AcuRite 18-inch Atomic Metal Copper Outdoor Clock with Thermometer review

{ 5 comments }

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We remodeled our basement living room about 5 years ago and continue to decorate it with framed pictures and other items. One thing Jeanne and I could not find was the perfect clock. She wanted something unique and I wanted something more traditional and easy to see. Since we couldn’t agree on one, we’ve settled into using our phone or the DVR screen to check the time when we need it. Annoying? Yes. Solvable? Finally! Recently AcuRite offered me their 18-inch Atomic Metal Copper Outdoor Clock with Thermometer to review. I didn’t consult the boss (Jeanne) and accepted their offer. Let’s see if that was a wise and timely choice.

Note: Images can be clicked to view a larger size.

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The AcuRite 18-inch Atomic Metal Copper Outdoor Clock with Thermometer is a traditionally styled wall clock that has been designed for both indoor and outdoor usage. It has a weather-resistant copper finished housing with an off-white face and large black numbers and hands.

The clock features a built-in thermometer that measures temperatures from -40º to 120º degrees Fahrenheit. The thermometer is nice if you’re going to use the clock outdoors, but the feature that most interested me is that this is an atomic clock. Atomic clocks set themselves. They use a radio-controlled signal to synchronize the correct time which is broadcasted by the National Institute of Standards and Technology (NIST) Radio Station WWVB located in Fort Collins, Colorado. WWVB broadcasts the current time and date with split-second accuracy.

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The back of the clock has a wall hanger and a covered battery compartment.

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The battery compartment cover twists off to reveal the battery socket. This clock runs on one AA battery which is not included.

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The battery compartment also has switches for setting the time zone (PST, MST, CST, EST) and a DST (daylight savings time) switch. There are also buttons to manually set the time if for some reason the clock can not receive a signal to the WWVB station.

As soon as I put the battery in the clock, the hands started moving around the face to the 12 o’clock position. After about 30 minutes the clock was finally set to the current time. It shouldn’t really take that long to set it, but I was setting it up during the day. According to the instructions, solar radiation in the atmosphere can cause the radio signal to be weaker during the day than the night. Most synchronization takes place at night.

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Hanging the clock was simple and required only one screw (not included). I think it looks great in our basement and Jeanne likes it too. Yay! Now she doesn’t ask “what time is it?” a couple times a night when we’re watching TV because she (and I) can easily look up and see the time.

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The AcuRite 18-inch Atomic Metal Copper Outdoor Clock with Thermometer is easy to see from across the room and runs silently. The thermometer is very accurate and matches the reading from a digital thermometer in the same room. I really like the fact that I won’t have to adjust this clock for DST or ever for that matter. It will always display the correct time while looking great on the wall.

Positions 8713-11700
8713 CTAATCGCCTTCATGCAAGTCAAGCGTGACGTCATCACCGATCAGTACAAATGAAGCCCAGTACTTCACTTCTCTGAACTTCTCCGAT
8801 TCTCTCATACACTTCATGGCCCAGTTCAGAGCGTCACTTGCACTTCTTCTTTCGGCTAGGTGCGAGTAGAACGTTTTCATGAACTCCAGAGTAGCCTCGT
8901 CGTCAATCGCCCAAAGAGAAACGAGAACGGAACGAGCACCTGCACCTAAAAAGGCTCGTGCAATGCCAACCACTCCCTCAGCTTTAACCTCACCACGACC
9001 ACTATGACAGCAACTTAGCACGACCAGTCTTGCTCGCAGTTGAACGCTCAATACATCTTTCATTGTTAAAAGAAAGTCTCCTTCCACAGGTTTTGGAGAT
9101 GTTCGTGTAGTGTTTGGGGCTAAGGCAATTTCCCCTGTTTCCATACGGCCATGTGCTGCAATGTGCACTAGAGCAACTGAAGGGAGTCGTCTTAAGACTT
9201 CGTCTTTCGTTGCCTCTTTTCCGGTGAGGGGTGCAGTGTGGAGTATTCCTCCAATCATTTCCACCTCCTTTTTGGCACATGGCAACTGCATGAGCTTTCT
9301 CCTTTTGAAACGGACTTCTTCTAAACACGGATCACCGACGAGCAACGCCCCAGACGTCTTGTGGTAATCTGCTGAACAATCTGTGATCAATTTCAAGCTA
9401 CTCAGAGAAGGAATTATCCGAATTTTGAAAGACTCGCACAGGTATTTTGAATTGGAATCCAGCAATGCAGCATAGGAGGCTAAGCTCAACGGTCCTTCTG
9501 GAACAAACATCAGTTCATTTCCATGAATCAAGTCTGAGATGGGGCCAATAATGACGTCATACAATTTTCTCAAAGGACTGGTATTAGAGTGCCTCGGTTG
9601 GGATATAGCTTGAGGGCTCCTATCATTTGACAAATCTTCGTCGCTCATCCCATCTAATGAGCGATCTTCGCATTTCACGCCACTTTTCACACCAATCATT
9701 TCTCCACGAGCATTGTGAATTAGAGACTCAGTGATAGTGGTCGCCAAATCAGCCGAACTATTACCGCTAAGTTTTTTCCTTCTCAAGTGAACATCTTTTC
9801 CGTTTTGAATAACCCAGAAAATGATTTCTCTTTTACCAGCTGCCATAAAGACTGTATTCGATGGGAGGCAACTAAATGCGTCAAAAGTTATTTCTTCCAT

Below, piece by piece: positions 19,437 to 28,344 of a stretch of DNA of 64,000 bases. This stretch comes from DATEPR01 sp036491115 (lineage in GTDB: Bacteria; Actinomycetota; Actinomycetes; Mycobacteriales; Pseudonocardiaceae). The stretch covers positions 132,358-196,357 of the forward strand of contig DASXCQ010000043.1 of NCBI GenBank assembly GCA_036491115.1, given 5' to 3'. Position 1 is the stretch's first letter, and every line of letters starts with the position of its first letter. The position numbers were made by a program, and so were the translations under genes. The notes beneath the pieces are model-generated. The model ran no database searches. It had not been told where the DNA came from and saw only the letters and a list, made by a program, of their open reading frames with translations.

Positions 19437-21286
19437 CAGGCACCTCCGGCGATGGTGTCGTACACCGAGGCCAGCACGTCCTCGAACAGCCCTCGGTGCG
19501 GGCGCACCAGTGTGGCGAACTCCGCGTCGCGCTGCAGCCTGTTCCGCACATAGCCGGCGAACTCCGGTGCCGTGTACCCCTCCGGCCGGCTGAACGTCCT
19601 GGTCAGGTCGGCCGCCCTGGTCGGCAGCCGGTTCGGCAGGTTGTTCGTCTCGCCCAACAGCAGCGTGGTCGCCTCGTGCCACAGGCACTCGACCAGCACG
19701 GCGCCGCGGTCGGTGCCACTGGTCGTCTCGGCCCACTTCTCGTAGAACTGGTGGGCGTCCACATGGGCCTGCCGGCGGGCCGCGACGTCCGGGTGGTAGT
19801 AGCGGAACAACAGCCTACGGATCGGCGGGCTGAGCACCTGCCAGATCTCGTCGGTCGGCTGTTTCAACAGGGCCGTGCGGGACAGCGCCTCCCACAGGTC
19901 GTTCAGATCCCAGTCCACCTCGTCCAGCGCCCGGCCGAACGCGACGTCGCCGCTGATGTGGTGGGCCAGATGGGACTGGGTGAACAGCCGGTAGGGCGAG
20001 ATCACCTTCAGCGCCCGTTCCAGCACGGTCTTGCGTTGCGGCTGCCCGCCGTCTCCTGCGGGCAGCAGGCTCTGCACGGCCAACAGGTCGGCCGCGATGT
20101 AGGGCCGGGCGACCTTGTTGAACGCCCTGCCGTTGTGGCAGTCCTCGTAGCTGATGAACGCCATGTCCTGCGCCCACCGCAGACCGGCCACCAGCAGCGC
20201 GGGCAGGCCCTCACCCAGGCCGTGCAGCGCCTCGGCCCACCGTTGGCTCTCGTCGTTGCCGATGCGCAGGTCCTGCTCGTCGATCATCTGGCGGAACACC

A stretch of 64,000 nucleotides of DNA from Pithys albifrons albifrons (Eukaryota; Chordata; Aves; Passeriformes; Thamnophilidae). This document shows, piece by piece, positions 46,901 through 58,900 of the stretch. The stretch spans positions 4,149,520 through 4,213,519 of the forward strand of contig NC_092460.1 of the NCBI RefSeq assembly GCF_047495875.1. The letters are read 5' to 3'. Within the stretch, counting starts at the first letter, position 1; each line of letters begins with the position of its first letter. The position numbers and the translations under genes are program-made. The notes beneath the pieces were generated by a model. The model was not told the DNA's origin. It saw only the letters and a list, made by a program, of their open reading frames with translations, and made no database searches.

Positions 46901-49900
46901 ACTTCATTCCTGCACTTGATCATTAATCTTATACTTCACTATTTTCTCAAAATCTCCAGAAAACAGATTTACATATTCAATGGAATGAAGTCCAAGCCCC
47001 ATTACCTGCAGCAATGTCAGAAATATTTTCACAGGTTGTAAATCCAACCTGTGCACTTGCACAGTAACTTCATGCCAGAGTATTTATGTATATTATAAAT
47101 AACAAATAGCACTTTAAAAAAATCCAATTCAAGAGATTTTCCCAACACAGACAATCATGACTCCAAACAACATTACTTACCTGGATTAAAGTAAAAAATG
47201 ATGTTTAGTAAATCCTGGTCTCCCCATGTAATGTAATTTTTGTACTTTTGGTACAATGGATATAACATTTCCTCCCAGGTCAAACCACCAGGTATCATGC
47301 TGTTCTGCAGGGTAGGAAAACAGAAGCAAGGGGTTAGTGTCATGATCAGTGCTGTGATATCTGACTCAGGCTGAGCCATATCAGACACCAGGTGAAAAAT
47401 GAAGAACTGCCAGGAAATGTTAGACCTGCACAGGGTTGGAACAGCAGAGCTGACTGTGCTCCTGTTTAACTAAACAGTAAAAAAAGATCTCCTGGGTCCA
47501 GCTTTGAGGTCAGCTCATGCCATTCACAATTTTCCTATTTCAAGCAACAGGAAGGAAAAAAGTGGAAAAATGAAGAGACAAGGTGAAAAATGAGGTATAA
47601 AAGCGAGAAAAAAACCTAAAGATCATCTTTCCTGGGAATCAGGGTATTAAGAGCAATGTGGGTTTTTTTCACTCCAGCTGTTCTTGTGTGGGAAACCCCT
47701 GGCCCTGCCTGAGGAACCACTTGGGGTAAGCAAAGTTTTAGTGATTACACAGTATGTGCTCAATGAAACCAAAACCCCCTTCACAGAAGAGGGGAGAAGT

Source: The sample for this review was provided by AcuRite. Please visit their site for more info.

 

Product Information

Price:$69.99
Manufacturer:AcuRite
Pros:
  • Atomic clock never needs adjusting
  • Large easy to see
  • Built in thermometer
  • Weather resistant
Cons:
  • 1 AA battery not included
Posted in: Reviews, Watches and Clocks
{ 5 comments… add one }
  • Sandee Cohen July 15, 2015, 10:42 am

    From what I see in the picture and remember from other articles about your house, the clock is in the basement.

    It’s a radio signal, correct? From what I remember growing up in a house with a basement, and what it’s like when I stay in friend’s basements, signal strength for radios and/or cell phones can be dodgy down there.

    Have you gone through a daylight savings time to see if the clock resets the time?

    Because I don’t think you could tell right now if you’re on atomic time or not.

    • Julie Strietelmeier July 15, 2015, 11:23 am

      I know it’s using the atomic time sync because the clock set it self 🙂 I didn’t manually set it. When I first put in the battery it was set to noon and the real time was 4pm. It rotated the hands on its own to the current time.

  • David Evans July 16, 2015, 4:23 am

    Be aware that the internal antenna on these things can be very directional. I have one which won’t sync at all in the position I bought it for. I have to turn it through 90 degrees which means mounting it on a different wall.

  • Philippe Radley July 16, 2015, 1:11 pm

    I always wear a watch and have several. The one I am wearing today and which I wear most often is an Oceanus (made by Casio) which has a solar battery and reads the atomic clock in Colorado. At night I place it on a windowsill and it receives the necessary signal but as David Evans points out, you can’t just put it anyplace and expect it to receive that signal.

    • Julie Strietelmeier July 16, 2015, 1:14 pm

      I understand that placement can be an issue. I’ve lucked out that the location I chose for the clock seems to have no problems getting a signal as it set the time perfectly on its own during setup.

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